The front and rear sights have also been updated. The rear sight is now blacked out and the front sight has a tritium-filled vial with a white outline. This is how I prefer my handgun sights. For me, it makes them ideal for daytime and nighttime use. If you’re looking to change the sights, the dovetail cuts are the same as the M9A4 and 92X pistols.

Since red dots are in vogue, optic-ready slides are a necessity for manufacturers to include. Therefore, the APX A1 Full Size is available only as a red-dot, optic-ready pistol; it ships with an optics-plate cover. The slide is milled for Beretta’s adapter system, but it doesn’t include a plate due to the multitude of red-dot footprints. Instead, Beretta offers mounting plate kits separately for Aimpoint, Burris, Docter, C-More, Leupold, and Trijicon products.




Another new addition to the slide is Beretta’s proprietary Aqua Tech coating. The water-based finish was developed to withstand military requirements and is said to be more corrosion-resistant than a conventional nitride coating. This is advertised as another example of Italian ingenuity. The barrel, which also features Aqua Tech, remains cold hammer-forged, but the recoil spring assembly now sports a single flat spring instead of the original’s double spring.

Beretta APX A1 Full Size Sandpapery Touchpoints
Touchpoints are textured throughout the frame. With the Full Size comfortably filling the hand, the rough sandpaper-like feel helps to positively control the pistol without being too abrasive. (Alfredo Rico photo)

The Frame

The APX A1’s full-size frame has refinements that may be often overlooked. Beretta ditched the finger grooves for a flat frontstrap. Textures having various densities and coarseness exist throughout the touch points areas of the frame. 

Other subtle changes were noticeable when I placed the APX A0 and APX A1 Full Size models side by side. The latter’s inset of the beavertail is deeper, and the trigger housing is contoured. Both improve grip on the pistol help to make this new model more ergonomic. Left-handed shooters will enjoy that there’s a slide release on each side of the frame, as well as a reversible magazine release.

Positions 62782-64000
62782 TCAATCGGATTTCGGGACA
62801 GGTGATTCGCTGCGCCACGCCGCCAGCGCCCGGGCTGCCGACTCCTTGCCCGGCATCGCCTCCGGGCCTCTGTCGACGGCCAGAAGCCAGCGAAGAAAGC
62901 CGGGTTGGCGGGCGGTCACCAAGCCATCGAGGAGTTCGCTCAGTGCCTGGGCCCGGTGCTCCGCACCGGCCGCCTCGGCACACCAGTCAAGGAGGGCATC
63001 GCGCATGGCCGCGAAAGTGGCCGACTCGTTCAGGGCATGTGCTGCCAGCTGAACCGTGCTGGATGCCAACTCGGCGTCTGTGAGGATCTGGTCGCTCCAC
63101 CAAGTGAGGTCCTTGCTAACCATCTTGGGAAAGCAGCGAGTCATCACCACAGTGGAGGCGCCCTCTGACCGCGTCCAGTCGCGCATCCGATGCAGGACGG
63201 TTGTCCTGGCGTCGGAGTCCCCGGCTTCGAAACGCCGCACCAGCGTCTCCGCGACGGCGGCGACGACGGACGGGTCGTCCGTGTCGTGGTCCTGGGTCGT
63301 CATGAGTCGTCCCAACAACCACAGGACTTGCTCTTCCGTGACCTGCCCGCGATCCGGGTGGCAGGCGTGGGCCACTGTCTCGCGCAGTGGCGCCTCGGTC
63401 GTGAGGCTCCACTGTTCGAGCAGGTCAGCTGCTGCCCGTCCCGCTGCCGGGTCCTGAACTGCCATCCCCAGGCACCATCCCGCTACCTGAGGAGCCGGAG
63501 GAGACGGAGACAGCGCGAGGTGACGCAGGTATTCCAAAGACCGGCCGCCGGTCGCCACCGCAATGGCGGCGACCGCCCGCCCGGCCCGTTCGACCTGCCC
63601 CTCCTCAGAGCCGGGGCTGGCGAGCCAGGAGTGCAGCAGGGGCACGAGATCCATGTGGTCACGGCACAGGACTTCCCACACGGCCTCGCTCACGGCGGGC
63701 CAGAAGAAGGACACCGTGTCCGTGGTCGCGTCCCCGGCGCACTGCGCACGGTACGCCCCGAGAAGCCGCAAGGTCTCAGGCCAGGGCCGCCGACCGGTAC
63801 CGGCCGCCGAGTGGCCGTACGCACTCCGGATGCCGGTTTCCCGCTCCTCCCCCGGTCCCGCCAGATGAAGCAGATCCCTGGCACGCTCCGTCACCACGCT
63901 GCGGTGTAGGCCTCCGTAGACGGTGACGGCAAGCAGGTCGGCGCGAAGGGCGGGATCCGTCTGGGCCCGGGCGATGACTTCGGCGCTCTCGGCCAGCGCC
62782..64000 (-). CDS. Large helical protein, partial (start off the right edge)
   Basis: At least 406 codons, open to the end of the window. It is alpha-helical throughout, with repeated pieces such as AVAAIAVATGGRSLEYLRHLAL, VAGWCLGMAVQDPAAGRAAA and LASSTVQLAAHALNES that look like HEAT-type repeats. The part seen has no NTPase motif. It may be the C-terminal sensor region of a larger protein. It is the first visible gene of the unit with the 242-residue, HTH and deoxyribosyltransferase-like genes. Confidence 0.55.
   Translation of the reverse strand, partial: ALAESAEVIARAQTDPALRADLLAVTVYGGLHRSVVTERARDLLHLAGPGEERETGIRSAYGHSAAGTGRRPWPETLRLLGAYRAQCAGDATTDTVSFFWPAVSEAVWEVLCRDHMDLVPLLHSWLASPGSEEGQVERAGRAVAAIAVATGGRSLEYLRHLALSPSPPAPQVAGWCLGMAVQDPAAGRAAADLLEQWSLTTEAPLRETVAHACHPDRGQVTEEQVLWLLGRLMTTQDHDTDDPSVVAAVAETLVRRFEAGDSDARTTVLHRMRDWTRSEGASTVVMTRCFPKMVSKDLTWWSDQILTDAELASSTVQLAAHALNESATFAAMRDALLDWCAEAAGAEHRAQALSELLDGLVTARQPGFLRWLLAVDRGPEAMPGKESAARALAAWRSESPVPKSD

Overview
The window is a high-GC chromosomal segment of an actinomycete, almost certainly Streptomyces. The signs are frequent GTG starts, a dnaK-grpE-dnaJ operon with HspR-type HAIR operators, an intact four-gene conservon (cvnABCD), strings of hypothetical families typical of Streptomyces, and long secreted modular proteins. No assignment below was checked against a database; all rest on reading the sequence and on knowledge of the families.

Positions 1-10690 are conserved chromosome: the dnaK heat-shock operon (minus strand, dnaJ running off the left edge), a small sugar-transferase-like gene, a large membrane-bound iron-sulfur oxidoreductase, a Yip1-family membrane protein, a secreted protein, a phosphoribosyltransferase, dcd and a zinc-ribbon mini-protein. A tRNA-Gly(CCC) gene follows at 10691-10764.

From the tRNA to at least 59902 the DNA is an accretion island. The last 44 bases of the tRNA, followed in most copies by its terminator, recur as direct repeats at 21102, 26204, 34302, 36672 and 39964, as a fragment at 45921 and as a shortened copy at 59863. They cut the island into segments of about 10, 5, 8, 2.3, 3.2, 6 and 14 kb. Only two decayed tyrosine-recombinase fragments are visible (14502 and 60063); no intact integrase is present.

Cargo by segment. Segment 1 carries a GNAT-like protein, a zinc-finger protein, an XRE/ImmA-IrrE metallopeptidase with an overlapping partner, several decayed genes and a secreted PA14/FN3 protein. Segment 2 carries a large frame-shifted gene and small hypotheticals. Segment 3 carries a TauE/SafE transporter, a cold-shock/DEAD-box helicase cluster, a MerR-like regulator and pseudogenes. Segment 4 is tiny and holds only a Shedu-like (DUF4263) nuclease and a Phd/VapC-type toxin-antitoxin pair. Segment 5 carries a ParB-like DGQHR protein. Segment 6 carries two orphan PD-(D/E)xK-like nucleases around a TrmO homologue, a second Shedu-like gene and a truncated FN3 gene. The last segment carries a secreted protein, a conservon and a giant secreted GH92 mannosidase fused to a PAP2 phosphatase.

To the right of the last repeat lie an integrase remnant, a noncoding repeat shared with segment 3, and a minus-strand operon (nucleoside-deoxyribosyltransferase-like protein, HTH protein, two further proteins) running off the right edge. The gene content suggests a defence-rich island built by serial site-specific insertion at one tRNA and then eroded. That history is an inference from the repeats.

Recommended


Like the APX A0, three modular backstraps are included with the APX A1. These are intended to accommodate a broad range of hand sizes. The backstraps are held in place by an internal backstrap retainer, which necessitates removing the slide to disengage it from the frame. The only dimension that changed significantly was the Picatinny rail height. It is now taller to accommodate a better selection of lights. 

Other than these points, the APX A1 Full Size retains the same overall dimensions of the original. It is cross compatible with many of the same accessories, too. Some holsters may be an exception, though, depending on the fitment with the rail.

Beretta APX A1 Full Size Fire Control Assembly
The fire-control assembly received serious attention from Beretta’s engineering department. It now has an improved striker spring, 6-pound pull, and an improved safety. (Alfredo Rico photo)

The Chassis

As announced in 2017, the stainless-steel chassis is the serialized “gun.” Being removeable means that you can swap grip module sizes and colors for $50 a pop to reconfigure the APX A1. Beretta even offers optional threaded barrels for the APX for around $200 each. If you close your eyes during the changeover, you might convince yourself that you have a new pistol without having to actually buy one.